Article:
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Monterey Trip - 06.10

On the way out, the route went along the eastern shore of Lake Tahoe to the small cities of Stateline and South Lake Tahoe [2] (pop 23,000, elev 6260'), which are really much the same as they were some years ago during the last visit. There isn't much room available for massively-excessive development between the shoreline and the surrounding mountains. The Lake Tahoe scenery is still topend.

Hwy-50 from Stateline to Sacramento is also very much the same, and also the slow way to get from Reno to Sacramento. The I-80 route is at least 1 and 1/2 hours quicker.

On both outgoing and return trips, we did some exploration of Sacramento [2] (pop 464,000, elev 20'). It really is a sort of pleasant city, with suburbs extending for miles both north of the river and also south of downtown, and with a large central area (approx 50-blocks x 30-blocks) near the capitol downtown full of shady tree-lined streets, and dozens of local neighborhoods with zillions of small shops (the total opposite of Las Vegas, for instance, which is endless strip-mall, looking like it was all constructed yesterday, and being devoid of even a semblance of neighborhood-style life). Sacto is very hot in summer, however.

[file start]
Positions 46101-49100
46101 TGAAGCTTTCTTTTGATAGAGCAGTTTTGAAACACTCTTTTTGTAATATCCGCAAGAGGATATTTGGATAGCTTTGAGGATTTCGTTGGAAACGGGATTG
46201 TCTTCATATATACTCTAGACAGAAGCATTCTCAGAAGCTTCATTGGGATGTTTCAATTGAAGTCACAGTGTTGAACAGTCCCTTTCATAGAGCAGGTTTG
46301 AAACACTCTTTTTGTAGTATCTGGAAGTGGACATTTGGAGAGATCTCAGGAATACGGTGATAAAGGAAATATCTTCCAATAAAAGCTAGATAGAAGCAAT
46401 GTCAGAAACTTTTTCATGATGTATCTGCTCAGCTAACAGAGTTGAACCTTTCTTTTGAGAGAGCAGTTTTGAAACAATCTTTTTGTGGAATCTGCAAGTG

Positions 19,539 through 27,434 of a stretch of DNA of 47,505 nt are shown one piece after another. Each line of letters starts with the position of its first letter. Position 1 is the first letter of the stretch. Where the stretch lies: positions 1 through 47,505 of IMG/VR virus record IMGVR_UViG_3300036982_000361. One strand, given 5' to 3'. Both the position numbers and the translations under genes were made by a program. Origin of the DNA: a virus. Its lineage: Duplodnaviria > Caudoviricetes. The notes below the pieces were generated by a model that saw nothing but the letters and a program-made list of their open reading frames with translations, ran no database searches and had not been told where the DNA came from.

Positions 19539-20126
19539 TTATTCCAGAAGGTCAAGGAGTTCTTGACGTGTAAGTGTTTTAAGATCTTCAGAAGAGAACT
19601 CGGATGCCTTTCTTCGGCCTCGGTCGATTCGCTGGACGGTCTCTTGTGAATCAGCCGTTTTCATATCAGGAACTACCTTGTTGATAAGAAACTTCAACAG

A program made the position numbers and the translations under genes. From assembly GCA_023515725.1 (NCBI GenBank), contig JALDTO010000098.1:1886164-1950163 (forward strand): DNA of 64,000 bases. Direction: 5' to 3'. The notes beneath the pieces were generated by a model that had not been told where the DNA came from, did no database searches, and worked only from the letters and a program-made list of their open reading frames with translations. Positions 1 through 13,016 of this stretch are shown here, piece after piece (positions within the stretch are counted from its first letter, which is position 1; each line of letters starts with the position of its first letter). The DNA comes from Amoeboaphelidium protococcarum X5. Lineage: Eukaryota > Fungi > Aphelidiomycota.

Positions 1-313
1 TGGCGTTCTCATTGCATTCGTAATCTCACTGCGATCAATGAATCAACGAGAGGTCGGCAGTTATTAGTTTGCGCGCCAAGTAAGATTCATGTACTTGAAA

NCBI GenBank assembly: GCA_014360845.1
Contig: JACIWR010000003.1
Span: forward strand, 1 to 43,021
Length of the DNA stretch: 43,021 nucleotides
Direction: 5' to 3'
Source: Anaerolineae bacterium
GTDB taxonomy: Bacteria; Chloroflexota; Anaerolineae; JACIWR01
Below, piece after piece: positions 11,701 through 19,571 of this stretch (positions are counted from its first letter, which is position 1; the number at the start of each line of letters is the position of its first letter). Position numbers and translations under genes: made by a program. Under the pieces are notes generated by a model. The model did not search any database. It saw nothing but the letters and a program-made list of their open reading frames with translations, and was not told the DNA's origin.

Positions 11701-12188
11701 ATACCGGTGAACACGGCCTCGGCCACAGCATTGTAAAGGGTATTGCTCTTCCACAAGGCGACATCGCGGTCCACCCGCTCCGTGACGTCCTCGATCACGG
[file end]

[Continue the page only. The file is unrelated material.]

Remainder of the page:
Hollister [2] (pop 34,800) is a rather uninteresting agricultural town, located directly over the San Andreas Fault, and known as the 'Earthquake Capital of America'.

A little west of there, Salinas [2] (pop 143,600) is much more interesting, has a 'historical' downtown area, and is the home of the compelling National Steinbeck Center. The center has a large display with descriptions of Steinbeck's many books and stories, and many small theater nooks with on-going audios and videos, including his Nobel Prize speech.

[Rocinante interior; click to blow-up] The center also contains the truck camper, named Rocinante [2] after Don Quixote's horse, that Steinbeck used in his 10,000-mile circular tour of america in 1960, as described in Travels with Charley. This was the dark time in the southern USA when the Jim Crow laws were still in effect, and Steinbeck came away totally disgusted with the behavior of southern whites.

For reference, the camper area of Rocinante is 12' long x 9' wide, and it looks fairly livable inside (see right - also original image). Propane refrigerator on left and propane stove on right.